As a>0 and b>0 hold, it can be concluded that \((b + \sqrt {b(b - a p_{max})})/a > b/a = (f_{1} f_{5} p_{max} + f_{3} f_{5} p_{r} + f_{5})/(f_{1} f_{5} - f_{5} f_{6} - f_{3} f_{6} - f_{3} f_{5}) > p_{max}\), which conflicts with the pr+ps=pmax constraint, and so it should be excluded. Moreover, it can also be concluded that \(0< (b-\sqrt {b(b - {ap}_{max})})/a = b p_{max}/(b + \sqrt {b(b -a p_{max})}) < (b p_{max})/b = p_{max}\), which is practical under the given constraint. Hence, the feasible scenario is \(p_{max}^{r} < (b - \sqrt {b(b -{ap}_{max})})/a\) when a>0.

  3. 3.

    The solution of (16) can be expressed as \(p_{r} = [b \pm \sqrt {b(b - a p_{max})}]/a\). As bapmax>0 always holds, when a>0, the solution \(p_{r} = [b - \sqrt {b(b-ap_{max})}]/a < p_{max}\) is feasible. On the other hand, when a<0, the solution \(p_{r} = [b - \sqrt {b(b-ap_{max})}]/a < p_{max}\) is feasible. Consequently, the available solution is (18) no matter for a>0 or a<0.

Notes

Acknowledgements

Not applicable.

Funding

This work was supported by the Open Project Program of the Key Laboratory of Universal Wireless Communications (2016-KFKT-2016104), Ministry of Education, the Beijing University of Posts and Telecommunications, the National natural Science Foundation of China (61771414) and the Natural Science Foundation of Hunan Province of China (2017JJ2249).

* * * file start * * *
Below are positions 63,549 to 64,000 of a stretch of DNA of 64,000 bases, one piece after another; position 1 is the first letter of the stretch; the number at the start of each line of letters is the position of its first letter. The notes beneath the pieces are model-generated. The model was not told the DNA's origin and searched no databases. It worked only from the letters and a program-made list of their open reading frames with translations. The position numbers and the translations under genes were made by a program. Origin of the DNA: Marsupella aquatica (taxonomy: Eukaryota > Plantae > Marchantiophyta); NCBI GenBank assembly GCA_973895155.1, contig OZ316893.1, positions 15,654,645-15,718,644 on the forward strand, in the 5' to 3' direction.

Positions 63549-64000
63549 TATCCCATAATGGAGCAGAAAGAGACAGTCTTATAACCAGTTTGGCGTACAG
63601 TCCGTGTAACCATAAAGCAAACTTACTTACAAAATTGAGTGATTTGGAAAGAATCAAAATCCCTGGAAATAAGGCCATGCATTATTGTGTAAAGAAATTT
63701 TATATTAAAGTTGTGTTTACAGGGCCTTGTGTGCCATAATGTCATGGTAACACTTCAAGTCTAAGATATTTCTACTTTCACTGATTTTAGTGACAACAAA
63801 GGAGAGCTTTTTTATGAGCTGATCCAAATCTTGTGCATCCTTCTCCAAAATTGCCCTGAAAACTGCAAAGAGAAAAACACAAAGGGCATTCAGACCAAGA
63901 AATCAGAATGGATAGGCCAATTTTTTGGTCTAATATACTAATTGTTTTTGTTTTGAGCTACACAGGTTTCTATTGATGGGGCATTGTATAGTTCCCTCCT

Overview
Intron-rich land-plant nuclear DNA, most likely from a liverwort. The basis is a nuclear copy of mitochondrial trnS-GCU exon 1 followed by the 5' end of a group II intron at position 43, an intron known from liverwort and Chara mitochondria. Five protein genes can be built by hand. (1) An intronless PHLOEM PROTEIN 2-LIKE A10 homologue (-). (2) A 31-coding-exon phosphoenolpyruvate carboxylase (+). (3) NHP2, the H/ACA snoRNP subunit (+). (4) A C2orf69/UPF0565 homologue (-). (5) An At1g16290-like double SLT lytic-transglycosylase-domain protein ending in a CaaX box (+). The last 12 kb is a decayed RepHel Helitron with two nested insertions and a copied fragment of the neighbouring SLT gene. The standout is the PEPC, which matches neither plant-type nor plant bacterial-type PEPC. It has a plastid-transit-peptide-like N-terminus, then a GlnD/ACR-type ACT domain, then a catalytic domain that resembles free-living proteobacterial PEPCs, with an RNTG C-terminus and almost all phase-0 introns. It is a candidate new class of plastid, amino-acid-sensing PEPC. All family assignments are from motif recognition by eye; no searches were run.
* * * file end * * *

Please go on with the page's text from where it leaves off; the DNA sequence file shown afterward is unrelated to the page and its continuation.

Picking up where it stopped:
Availability of data and materials

Not applicable.

Authors’ contributions

SW was responsible for the mathematical derivation and paper writing. SC was responsible for the numerical simulation. RR was responsible for the derivation checking and language smoothing. All authors read and approved the final manuscript.

Competing interests

The authors declare that they have no competing interests.

Publisher’s Note

Springer Nature remains neutral with regard to jurisdictional claims in published maps and institutional affiliations.

References

  1. 1.
    Y. Sun, D. W. K. Ng, Z. Ding, R. Schober, Optimal Joint Power and Subcarrier Allocation for Full-Duplex Multicarrier Non-Orthogonal Multiple Access Systems. IEEE Trans. Commun.65(3), 1077–1091 (2017).CrossRefGoogle Scholar
  2. 2.
    S. M. R. Islam, N. Avazov, O. A. Dobre, K. Kwak, Power-domain non-orthognal multiple access (NOMA) in 5G systems: potentials and challenge. IEEE Commun. Surveys Tuts.19(2), 721–742 (2017).CrossRefGoogle Scholar
  3. 3.
    Z. Ding, Y. Liu, J. Choi, Q. Sun, M. Elkashlan, C. -L. I. H. V. Poor, Application of non-orthogonal multiple access in LTE and 5G networks. IEEE Commun. Mag.55(2), 185–191 (2017).CrossRefGoogle Scholar